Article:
Close up of walnuts on wooden table
1 / 12

Walnuts: Omega-3s by the Handful

It's easy to add walnuts to a morning bowl of cereal or some snack-time trail mix. They are an excellent source of alpha-linolenic acid (ALA), one of the three omega-3 fatty acids and the one most commonly found in plants. Other nuts also have some ALA, although almonds don’t. 

Swipe to advance
Heart shaped egg on toast
2 / 12

Enhanced Eggs

You can find omega-3-enhanced eggs in most stores and farmers markets. The omega-3 fatty acid DHA is in yolks only; egg whites don’t have fatty acids. Enjoy these eggs for breakfast, and you'll start your day with the health benefits of omega-3s, including protecting your heart and possibly lowering the risk of memory loss.

Swipe to advance
Tuna and pasta salad in bowl
3 / 12

Fish: An Excellent Source

Cold-water fish has the highest amount of DHA and EPA, the two fatty acids closely linked to heart health. The American Heart Association recommends at least two servings per week of salmon, tuna, herring, lake trout, sardines, or similar fatty fish. Why? Studies show that the omega-3s DHA and EPA lower triglycerides, fats in your blood that can lead to blocked arteries. And omega-3s can also help reduce the risk of irregular heartbeats.

Swipe to advance
Assorted beans in a bowl
4 / 12

A Bowl of Beans

Mix edamame (green soybeans), pinto, or kidney beans into soups, chili, and salads to boost your intake of the omega-3 fatty acid ALA. There’s more research to back the health benefits of fish-based omega-3s EPA and DHA, especially when it comes to heart health, but the body can change some plant-based ALA into EPA and DHA, too.

Swipe to advance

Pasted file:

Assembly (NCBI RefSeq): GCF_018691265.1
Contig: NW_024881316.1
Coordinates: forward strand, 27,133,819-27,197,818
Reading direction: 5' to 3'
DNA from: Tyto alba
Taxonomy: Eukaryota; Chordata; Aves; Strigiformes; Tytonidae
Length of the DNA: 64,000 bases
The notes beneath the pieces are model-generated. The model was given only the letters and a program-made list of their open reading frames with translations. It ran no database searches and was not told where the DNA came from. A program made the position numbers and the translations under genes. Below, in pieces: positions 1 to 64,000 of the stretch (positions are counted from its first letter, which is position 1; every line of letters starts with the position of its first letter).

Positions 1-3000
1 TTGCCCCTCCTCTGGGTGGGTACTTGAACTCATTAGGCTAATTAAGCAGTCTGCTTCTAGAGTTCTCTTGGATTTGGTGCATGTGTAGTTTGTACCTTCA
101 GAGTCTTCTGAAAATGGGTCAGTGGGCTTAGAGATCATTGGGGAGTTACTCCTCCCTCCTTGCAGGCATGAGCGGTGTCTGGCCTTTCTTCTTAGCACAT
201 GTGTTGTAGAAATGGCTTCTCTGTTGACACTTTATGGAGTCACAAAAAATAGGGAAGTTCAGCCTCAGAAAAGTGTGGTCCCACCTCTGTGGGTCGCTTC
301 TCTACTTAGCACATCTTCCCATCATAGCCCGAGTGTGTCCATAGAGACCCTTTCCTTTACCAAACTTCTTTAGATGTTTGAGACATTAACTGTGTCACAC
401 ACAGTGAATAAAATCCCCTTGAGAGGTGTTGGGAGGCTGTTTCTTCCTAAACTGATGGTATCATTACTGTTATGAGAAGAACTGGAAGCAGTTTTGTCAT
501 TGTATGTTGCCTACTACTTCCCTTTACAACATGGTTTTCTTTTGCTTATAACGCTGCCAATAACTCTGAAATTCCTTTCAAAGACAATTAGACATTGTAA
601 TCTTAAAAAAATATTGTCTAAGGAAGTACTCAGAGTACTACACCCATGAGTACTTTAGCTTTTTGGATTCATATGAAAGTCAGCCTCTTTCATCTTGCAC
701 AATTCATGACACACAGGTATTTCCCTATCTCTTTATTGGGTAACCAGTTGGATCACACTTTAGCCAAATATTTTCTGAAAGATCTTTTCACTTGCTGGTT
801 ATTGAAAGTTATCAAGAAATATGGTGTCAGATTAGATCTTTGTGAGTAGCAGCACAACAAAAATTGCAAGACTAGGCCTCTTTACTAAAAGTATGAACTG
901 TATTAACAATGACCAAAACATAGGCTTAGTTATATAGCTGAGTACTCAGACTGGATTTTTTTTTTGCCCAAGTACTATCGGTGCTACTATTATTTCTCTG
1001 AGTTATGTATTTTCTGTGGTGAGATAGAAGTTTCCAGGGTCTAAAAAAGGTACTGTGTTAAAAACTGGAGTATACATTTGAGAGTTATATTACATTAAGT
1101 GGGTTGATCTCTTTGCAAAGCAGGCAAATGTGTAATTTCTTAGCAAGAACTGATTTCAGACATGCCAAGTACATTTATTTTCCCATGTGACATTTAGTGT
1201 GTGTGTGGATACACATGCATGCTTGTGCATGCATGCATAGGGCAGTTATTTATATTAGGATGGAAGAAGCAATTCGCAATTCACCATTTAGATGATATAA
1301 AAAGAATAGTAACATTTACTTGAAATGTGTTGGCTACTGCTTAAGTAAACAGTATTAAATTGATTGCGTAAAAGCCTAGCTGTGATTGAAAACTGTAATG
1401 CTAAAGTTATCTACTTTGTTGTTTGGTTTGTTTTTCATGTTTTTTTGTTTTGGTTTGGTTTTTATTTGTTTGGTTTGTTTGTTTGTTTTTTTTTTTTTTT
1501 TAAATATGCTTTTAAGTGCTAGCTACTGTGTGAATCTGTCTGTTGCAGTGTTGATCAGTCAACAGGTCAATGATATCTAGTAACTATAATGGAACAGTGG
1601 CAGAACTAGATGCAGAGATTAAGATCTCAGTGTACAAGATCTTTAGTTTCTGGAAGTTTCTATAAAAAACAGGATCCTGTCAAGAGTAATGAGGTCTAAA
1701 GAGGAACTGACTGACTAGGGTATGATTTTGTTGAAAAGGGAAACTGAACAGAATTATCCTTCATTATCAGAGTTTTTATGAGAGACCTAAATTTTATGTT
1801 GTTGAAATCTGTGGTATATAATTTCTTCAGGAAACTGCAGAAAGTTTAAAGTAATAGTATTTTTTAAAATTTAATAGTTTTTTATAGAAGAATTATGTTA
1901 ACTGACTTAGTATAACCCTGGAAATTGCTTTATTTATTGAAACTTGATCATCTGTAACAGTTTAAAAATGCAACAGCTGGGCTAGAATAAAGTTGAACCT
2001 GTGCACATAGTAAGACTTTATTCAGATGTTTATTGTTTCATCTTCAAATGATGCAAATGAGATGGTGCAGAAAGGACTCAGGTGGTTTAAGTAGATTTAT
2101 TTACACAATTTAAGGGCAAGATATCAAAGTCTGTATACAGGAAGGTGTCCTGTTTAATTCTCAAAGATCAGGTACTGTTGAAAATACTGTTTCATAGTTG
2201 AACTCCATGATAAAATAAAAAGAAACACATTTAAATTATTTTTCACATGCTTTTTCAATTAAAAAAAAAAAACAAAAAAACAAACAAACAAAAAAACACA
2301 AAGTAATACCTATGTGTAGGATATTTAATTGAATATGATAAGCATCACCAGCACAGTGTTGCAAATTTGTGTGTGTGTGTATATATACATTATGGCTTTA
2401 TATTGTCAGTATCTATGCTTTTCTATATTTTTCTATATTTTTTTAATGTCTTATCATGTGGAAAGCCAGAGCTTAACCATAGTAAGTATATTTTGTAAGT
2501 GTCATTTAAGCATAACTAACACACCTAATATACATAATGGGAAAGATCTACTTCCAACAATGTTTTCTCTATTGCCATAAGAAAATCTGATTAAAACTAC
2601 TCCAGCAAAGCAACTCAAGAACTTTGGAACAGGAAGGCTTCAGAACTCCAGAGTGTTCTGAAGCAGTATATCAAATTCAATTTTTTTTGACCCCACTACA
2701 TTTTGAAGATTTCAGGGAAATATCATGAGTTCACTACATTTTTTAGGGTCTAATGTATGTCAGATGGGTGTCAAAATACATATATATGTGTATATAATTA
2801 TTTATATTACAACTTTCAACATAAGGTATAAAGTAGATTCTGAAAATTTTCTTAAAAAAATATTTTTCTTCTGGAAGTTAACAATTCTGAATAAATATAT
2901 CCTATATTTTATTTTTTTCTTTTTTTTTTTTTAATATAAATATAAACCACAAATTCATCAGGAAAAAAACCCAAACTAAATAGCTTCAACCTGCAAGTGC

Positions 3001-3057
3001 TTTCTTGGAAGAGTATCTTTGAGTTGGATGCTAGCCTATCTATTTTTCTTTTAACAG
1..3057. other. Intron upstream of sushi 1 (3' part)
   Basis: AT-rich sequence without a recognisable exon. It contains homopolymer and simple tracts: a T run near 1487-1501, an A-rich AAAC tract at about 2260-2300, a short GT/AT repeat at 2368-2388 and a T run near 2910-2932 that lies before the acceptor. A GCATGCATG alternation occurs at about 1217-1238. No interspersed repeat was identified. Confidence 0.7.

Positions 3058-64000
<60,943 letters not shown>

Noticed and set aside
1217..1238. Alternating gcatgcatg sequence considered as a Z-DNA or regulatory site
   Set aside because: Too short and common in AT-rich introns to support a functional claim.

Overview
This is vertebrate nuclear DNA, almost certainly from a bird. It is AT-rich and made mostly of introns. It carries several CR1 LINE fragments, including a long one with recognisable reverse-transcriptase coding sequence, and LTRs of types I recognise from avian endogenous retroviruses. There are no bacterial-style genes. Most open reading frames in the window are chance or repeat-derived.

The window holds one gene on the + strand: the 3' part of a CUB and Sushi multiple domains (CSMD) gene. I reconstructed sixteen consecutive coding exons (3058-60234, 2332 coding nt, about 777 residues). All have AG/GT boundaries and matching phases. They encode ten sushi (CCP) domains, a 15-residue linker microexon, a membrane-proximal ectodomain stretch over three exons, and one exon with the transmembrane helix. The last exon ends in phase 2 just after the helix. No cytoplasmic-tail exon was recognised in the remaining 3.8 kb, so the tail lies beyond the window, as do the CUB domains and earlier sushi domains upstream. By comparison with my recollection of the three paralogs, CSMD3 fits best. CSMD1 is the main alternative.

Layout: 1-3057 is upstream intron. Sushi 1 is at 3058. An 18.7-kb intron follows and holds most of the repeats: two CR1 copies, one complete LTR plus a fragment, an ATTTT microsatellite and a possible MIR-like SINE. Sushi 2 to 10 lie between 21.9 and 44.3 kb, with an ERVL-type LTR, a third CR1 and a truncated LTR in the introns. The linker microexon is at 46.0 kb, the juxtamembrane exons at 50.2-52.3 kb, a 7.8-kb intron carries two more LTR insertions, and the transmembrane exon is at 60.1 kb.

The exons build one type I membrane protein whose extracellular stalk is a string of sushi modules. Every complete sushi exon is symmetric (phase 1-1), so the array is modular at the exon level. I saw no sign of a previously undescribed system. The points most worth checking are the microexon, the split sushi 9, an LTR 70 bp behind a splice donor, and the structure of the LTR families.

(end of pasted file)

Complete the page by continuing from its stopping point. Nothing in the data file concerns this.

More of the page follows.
Boy dipping strawberry into plain yogurt
5 / 12

Fortified Milk and Dairy

Children also need omega-3 fatty acids, although there’s no guideline as to how much. It’s best to get them from foods, not supplements. For kids who don’t like fish, omega-3-fortified milk and yogurt are good choices. Many infant formulas now include the fatty acid DHA because research suggests it’s important for healthy brain growth.

Swipe to advance
Close up on hand pouring oil onto pasta
6 / 12

A Splash of Healthy Oil

Choose oils that are high in omega-3s for sautéing, baking, and dressing salads. Canola, soybean, and walnut oils are all good choices. Just remember that while omega-3s are good fats, oils are still high in calories, so keep an eye on how much you use. And don't worry: High cooking heat won't destroy their benefits.

Swipe to advance
Woman tossing spinach in colander
7 / 12

Spinach, Kale, and Leafy Greens

Another reason to eat leafy greens: They have the omega-3 fatty acid ALA. A spinach salad, a side of sautéed collard greens, and lettuce on a sandwich all boost your intake. That’s good because fatty acids don’t just promote heart health. Studies now suggest they may help other conditions, including cancer, inflammatory bowel disease, lupus, and rheumatoid arthritis.

Swipe to advance
Seawood salad in square serving dish
8 / 12


The same omega-3 fatty acid that's in cold-water fish -- docosahexaenoic acid (DHA) -- is also in seaweed and algae. You can often find seaweed salad on the menu at sushi restaurants, but it might be in the refrigerated case in the grocery store, too. You're more likely to get the benefits of algae from a daily supplement. Both are good sources of omega-3s for vegetarians.

Swipe to advance
Various seeds in wooden spoon
9 / 12

Flaxseeds, Flaxseed Oil, and Other Seeds